David Irving: Spanish police study speech

Historians in the News

Spanish police were this week examining a recording of a speech by revisionist historian David Irving, condemned by a British High Court judge as a Holocaust denier, after the Jewish community failed to have him banned from speaking in Barcelona.

Under Spanish law, justifying genocide or inciting racism and xenophobia can carry a sentence of up to three years. Police were authorised by a judge to examine Irving’s words to see if he had broken the law in his speech at a bookshop last Saturday.

According to agency reports, he told his audience of about 20 that there was no proof that Hitler was aware of the Holocaust. But, he said, there was no doubt that the Nazis killed “two or three million” Jews.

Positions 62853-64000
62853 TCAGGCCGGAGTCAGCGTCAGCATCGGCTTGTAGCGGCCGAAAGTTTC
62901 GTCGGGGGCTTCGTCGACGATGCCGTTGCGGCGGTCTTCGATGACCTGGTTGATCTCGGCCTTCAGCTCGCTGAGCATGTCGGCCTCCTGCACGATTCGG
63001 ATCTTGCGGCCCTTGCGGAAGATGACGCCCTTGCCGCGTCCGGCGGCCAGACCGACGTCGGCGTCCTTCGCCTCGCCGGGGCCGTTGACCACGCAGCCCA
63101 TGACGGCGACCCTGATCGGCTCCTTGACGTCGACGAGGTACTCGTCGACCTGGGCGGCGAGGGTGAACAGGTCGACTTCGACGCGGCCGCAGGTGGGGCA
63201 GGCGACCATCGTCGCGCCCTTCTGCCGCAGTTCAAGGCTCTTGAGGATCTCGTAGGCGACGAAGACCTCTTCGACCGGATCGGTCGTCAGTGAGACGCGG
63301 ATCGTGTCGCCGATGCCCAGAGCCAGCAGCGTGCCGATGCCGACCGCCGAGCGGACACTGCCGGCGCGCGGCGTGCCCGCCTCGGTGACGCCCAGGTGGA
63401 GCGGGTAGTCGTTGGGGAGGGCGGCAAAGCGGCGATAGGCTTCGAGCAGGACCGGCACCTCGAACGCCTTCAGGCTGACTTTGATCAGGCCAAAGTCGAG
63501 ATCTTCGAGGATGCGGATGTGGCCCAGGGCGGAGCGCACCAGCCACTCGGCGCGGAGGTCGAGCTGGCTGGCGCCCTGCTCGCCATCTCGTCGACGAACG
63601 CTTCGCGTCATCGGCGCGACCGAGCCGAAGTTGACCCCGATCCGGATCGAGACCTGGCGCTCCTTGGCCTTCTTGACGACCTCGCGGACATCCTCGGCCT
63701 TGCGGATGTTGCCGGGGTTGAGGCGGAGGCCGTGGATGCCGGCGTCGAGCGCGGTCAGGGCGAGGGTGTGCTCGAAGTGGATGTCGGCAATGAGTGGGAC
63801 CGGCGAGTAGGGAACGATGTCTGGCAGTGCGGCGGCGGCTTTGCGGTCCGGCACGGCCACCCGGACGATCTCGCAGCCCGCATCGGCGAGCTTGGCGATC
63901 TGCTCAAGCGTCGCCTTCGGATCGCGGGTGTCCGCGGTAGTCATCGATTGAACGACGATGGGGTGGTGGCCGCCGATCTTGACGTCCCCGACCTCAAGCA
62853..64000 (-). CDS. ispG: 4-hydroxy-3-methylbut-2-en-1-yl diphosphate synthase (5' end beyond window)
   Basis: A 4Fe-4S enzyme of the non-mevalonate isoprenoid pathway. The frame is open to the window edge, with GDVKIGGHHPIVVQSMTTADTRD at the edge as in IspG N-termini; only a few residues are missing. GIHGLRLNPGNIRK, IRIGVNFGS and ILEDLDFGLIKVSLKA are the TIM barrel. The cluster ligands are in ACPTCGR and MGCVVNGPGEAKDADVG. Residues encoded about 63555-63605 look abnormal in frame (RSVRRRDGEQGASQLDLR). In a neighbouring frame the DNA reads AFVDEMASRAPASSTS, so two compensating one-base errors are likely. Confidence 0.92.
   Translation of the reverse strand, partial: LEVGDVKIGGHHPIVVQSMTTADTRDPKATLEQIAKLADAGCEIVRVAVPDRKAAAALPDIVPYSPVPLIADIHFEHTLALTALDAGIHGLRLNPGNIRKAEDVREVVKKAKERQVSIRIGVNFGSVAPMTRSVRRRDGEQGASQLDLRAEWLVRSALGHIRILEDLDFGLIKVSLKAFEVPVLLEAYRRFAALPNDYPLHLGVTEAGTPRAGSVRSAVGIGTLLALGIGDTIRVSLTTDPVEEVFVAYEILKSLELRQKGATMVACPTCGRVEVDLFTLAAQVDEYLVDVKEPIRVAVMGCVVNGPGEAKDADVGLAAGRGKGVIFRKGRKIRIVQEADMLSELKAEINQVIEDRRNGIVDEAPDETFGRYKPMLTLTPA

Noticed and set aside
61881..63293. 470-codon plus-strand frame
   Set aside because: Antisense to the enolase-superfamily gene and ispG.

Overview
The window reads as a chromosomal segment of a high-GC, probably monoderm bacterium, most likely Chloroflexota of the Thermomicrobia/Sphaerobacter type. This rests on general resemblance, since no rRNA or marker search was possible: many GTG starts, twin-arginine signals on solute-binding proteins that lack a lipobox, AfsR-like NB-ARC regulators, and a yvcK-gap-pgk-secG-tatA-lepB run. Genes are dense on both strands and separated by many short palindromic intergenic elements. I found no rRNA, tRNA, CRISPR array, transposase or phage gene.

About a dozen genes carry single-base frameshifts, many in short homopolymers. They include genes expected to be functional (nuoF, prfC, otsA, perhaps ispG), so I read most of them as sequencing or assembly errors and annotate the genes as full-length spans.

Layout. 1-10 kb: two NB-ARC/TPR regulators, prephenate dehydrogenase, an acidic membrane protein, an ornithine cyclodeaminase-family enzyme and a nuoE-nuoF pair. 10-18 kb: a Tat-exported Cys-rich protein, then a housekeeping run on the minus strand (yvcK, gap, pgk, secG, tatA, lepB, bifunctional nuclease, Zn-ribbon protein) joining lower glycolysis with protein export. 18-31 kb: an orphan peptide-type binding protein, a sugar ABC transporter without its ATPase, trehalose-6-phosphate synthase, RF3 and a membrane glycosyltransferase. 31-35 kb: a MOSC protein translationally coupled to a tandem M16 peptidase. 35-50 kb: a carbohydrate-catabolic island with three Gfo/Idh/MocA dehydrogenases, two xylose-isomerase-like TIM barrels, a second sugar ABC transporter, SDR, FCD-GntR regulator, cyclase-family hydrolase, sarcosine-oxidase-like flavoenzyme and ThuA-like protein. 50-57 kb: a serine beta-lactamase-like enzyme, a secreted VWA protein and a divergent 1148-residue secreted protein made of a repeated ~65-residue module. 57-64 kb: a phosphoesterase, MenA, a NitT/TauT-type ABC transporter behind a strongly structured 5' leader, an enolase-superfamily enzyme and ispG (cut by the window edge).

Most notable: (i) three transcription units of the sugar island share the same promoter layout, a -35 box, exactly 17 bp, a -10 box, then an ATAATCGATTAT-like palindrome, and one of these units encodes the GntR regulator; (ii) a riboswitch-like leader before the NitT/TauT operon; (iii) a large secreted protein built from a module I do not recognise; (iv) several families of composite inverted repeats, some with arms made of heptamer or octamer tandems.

During his speech, about 100 people protested outside the bookshop which was guarded by police.

Dahliah Levinsohn, secretary of the Federation of Jewish communities in Spain, said: “The Federation asked the High Court to cancel Irving’s talk, as we thought there could be acts of incitement to racism and antisemitism.

“Although it [the court] did not cancel the conference, Catalan police were present and the court issued them with an official order to enter and record the talk.

“He [Irving] was very careful not to negate the Holocaust, precisely because the Catalan police were there. Now the police will analyse the talk and see if something comes up.” In 2006 Irving was sentenced by an Austrian court to three years in prison for Holocaust denial but was released after serving one-third of his sentence.

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